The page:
I hear people talk all the time about stopping specific techniques that they are getting caught in– the “how do I avoid getting armbarred?” or “how can I stop getting triangled?” questions.
These questions are very common and will be asked no matter what club and what country. Later in your BJJ journey, the question stops being asked, sometimes without ever thinking of the answer. The more you train the less you get caught and the less you get caught the less you think about it.
What is the answer?
You learn the technique.
When you learn the setups and the entries you start to sense the attacks being made and you will get caught less. So the offense is the defense, the better you get at the particular technique the less likely it will be pulled off on you without your spider senses tingling.
If I am constantly getting caught with the triangle choke I better be learning from the experience– do you analyze your losses as they happen? Maybe write down your training session and what you tapped to? Ask your partner how they caught you? These are all keys to developing your overall jiu-jitsu, if you want to stop tapping to a move you need to learn the move.
How can we speed this up?
That is where I can give you some direction. First off, I always suggest making a journal of training (I’ll cover that more in future blog posts) and after class, before you get changed, sit on the mat and write out everything about your rolls, what did you catch, what did you tap to. Without knowing exactly what you are doing and what is being done you are left without a baseline to build from, so once you see what you are tapping most from you can assign that to your monthly homework.
Let’s use “triangle” as our example, you find out you are hitting few to zero triangle chokes and are getting caught by them often. So your homework is simple
1) Watch at least one triangle video on YouTube daily and write down the details you notice about the entry, setup, finish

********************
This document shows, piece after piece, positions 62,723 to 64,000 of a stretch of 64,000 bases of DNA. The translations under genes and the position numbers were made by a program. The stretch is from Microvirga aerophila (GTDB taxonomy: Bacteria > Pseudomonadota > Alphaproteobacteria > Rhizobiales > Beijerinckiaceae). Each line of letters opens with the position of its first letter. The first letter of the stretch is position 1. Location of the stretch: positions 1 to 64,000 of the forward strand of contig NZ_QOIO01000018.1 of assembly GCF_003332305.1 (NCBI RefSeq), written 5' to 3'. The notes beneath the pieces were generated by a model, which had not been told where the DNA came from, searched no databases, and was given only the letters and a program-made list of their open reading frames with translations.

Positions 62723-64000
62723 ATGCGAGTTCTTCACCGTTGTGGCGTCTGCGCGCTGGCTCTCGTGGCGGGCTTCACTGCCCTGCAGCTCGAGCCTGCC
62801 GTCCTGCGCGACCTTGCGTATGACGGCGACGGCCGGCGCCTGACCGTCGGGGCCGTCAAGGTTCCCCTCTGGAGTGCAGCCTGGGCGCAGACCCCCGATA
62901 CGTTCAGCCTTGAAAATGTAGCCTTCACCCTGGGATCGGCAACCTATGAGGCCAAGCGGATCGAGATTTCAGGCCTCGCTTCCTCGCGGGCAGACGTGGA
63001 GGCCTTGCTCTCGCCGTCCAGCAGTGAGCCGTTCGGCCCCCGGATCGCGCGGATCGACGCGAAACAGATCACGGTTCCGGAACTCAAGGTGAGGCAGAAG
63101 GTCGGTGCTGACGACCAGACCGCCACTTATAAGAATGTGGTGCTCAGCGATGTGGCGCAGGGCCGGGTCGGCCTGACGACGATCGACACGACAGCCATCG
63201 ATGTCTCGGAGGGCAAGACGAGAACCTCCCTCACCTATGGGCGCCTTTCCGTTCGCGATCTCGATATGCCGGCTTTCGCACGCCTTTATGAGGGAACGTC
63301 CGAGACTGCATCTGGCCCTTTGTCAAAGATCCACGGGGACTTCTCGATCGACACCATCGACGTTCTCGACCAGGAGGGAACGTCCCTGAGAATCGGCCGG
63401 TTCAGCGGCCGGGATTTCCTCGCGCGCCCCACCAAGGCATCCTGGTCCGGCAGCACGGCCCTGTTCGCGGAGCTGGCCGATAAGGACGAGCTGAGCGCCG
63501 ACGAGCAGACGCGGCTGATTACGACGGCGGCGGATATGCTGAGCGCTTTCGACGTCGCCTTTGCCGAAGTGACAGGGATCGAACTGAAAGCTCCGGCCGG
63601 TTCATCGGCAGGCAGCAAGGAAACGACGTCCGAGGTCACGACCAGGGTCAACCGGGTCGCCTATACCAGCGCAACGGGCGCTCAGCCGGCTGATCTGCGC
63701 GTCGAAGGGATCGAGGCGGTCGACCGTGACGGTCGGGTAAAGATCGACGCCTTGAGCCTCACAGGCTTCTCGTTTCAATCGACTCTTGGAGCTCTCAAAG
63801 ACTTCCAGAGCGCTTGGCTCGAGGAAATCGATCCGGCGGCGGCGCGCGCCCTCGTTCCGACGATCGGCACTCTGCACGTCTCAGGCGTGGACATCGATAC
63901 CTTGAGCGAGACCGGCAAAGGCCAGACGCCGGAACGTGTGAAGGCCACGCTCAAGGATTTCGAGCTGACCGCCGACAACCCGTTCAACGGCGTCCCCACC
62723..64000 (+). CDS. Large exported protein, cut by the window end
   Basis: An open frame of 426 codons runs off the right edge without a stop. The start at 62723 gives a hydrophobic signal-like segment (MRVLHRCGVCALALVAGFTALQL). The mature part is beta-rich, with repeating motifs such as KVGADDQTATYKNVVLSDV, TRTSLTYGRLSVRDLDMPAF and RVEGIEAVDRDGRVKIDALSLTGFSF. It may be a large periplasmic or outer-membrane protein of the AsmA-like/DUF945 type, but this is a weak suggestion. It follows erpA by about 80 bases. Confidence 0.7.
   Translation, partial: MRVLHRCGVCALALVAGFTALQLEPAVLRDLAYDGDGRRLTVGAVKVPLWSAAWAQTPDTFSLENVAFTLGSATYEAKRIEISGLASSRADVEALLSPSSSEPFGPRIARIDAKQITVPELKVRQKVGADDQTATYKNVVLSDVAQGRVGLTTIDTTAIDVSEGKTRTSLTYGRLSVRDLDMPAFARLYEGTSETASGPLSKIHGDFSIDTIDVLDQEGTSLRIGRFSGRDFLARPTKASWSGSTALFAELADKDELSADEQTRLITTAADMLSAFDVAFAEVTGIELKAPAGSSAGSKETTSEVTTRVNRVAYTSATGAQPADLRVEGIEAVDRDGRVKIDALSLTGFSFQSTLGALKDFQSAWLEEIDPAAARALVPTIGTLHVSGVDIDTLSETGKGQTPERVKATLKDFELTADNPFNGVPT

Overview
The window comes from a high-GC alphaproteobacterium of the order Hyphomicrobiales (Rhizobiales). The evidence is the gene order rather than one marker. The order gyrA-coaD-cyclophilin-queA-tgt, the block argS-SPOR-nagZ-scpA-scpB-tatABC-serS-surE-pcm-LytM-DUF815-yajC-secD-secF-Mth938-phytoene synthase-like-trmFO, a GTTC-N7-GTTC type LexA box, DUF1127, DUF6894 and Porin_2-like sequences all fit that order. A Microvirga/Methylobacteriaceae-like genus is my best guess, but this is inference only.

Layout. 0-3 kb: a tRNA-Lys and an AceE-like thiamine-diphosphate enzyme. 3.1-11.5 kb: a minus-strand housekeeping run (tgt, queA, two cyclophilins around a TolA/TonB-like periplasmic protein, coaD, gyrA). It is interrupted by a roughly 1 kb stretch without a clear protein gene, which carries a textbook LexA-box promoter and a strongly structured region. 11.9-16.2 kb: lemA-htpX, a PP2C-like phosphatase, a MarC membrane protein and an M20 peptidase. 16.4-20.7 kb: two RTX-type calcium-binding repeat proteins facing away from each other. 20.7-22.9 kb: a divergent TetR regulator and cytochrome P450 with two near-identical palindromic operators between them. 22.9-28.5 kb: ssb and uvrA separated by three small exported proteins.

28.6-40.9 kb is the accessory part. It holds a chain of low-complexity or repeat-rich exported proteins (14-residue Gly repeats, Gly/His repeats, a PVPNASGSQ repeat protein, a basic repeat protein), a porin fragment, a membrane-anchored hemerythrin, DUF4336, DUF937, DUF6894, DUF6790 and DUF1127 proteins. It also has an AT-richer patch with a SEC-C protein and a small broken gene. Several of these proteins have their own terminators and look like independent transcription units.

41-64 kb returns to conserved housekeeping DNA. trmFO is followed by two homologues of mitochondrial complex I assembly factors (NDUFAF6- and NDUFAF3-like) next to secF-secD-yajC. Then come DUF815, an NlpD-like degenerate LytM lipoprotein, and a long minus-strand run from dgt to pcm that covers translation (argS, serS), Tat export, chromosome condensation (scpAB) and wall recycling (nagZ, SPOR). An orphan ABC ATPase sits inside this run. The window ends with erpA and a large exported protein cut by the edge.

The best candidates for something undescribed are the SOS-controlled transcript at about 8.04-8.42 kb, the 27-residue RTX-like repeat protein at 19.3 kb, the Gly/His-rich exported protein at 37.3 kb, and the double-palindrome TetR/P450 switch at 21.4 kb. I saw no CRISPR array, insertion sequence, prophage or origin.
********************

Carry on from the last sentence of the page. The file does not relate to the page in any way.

2) Ask a training partner to exchange reps with you before or after class
3) Attempt to play guard vs anyone who you know you are better than and attack triangles
4) Attempt to guard pass vs people you know are better than you
5) Log it all.
If you are comfortable with your training partner you can always ask them to position specific roll with you (reset back to guard) most training partners won’t have a problem with this request as long as you are willing to return the favor if they ask. While getting into the position and understanding how you end up there is important asking to start there cuts out the chance of you spending a whole roll away from the technique you want to refine.
Ask your training partners and instructor for tips and details on the technique you are trying to avoid and write them all down, google your weight class and who has the best technique then watch their matches, how are they playing? Can you see any setups they are using? What are they doing you can use?
Take all of your notes and refine them like you are studying for a college exam, rewrite them neatly and file them with space for updates and amendments.
Your game will evolve, you will evolve!
YouTuber / HeelHooker / Sushi Fan